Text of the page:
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The balconies were secretly added by Catholics during a long weekend, since approval for such expansion would not have been permitted by the authorities. You can say that every inch, every nail of our church was built by the hands and hearts of our Catholics, who desired a place to gather and to pray and to receive the sacraments.

What are the Masses and liturgical services like? Very traditional? Contemporary? What do the people like to sing? Are there particular traditions that they bring to worship?

The Mass and liturgical prayer are generally rather traditional. The liturgical changes brought about in the Second Vatican Council were unknown until relatively recently. And of course, we don’t forget that there were decades without priests (the majority of whom either gave their lives for their faithful or were in prisons and gulags). In many places throughout the former Soviet Union, babushkas (or grandmothers) led prayers and songs that they recalled from childhood. Since the collapse of the Soviet regime, parish life has developed while maintaining some of the profoundly meaningful traditional prayers and practices. This having been said, most visitors note the striking effect of prayer in such small communities. . . . Others are sort of amazed at how almost all of the parishioners respond and sing during Mass.

How would you describe the prayer life of the people?

Again, many traditional prayers and practices remain vibrant in our little communities. Still, the prayers and desires of our Catholics are similar to those of Catholics throughout the world.

Are there particular saints (or blesseds/servants of God) who are particularly important to the Catholics of Kyrgyzstan?

In addition to devotion to many of the more well-known saints of the Church, Catholics here remember local heroes of the faith. Among these are the remarkable laywoman Gertrude Detzel (d. 1971), who taught, encouraged, and assisted countless Christians during and after her time in prison. As well, they love Fr. [Władysław] Bukowiński and [from the] Eastern Rite Aleksandr Her, who both served Catholics with outstanding faithfulness during extremely difficult times.

Your paper about the history of Catholicism in Kyrgyzstan was very moving. Do you still work with people who were sent there via deportation?

Most of these great witnesses to the faith are already gone. Many of our Catholics are the children and grandchildren of these remarkable Christians. Although it is difficult for us to conceive of such steadfast practice during such trying circumstances in which these people lived, we count on the ongoing intercession of these Catholics to [help us] remain faithful in our own generation.

What kinds of youth outreach are you able to offer? Do young people respond to the Catholic message of faith?

I should start by noting that our [local] Church—although very small—is relatively young. Visitors always remark on this fact . . . and on the quality of participation of many of these young people. In the cities, we have youth groups. Summer camps gather different age groups in various sessions—and this plays an important role in strengthening the identity of these young Catholics and forming them in the practice of their faith. Nevertheless, one of the greatest pastoral challenges is to continuously keep in contact with those young people—and others—who live so far from Catholic communities. We have to be honest in expressing our great concern for the spiritual, moral, and religious well-being of these young people. Influences working against their faith are many and powerful. Please pray for our youth.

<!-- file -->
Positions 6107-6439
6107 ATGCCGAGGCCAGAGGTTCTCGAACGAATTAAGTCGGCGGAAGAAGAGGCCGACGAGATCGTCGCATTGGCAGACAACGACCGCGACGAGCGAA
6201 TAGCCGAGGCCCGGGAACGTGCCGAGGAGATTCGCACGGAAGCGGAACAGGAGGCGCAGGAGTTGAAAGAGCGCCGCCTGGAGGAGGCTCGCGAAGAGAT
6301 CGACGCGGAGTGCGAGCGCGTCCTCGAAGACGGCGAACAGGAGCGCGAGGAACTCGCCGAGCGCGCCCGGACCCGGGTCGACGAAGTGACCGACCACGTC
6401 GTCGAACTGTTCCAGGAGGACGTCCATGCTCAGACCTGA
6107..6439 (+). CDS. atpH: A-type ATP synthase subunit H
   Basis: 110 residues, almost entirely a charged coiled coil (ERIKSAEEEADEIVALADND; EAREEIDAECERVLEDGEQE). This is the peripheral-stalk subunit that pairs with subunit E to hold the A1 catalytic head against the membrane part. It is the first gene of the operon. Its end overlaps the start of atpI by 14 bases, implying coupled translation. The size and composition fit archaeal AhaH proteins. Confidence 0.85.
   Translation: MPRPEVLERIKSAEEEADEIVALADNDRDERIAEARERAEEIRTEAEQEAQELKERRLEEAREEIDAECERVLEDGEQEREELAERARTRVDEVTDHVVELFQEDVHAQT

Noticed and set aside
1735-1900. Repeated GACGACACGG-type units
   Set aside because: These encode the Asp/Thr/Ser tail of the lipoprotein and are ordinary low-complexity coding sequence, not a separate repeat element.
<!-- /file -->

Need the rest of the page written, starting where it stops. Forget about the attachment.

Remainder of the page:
What kinds of outreach to the elderly do you offer? What are the most pressing needs of the older generation?

The older generation is generally impoverished. Some have family who are able to care for them, and Kyrgyz culture is particularly loyal to elderly family members and even neighbors. Our parishioners are good in caring for each other. Still, many older people face hardships related to their lack of ability to pay for some of the basics of living. Each parish tries to assist to the extent that we are able.

In the sort of practical terms that can be addressed with financial gifts, what are the greatest needs and challenges that your ministry team faces? What could happen to improve ministry if people give generously to the US national collection?

There are really three main areas where the Church is in need [in Kyrgyzstan]. First is the many ongoing expenses related to operating mission life (basic expenses such as transportation between the missions, subsidizing the costs of heating, etc.). These often seem unspectacular but are the very basis (materially speaking) of our ability to function.

The second area is the assistance to people in need that we are called upon to provide.

The third is related to the need to build a modest, yet appropriate cathedral church in the capital. As important as our little church remains to our community, a church closer to the center of the city is necessary for better evangelizing (since it will be more visible and accessible). It will offer stability to the presence of the Catholic Church in complex social, political, and religious conditions. Likewise, it will serve to provide a cultural, academic, and humanitarian resource for the city. Our hope is to build an identifiably “Catholic” church, regarding architecture and interior. This will be the only one of its kind in the country and will stand for decades, if not centuries, as a testament to the presence of Catholics in this area.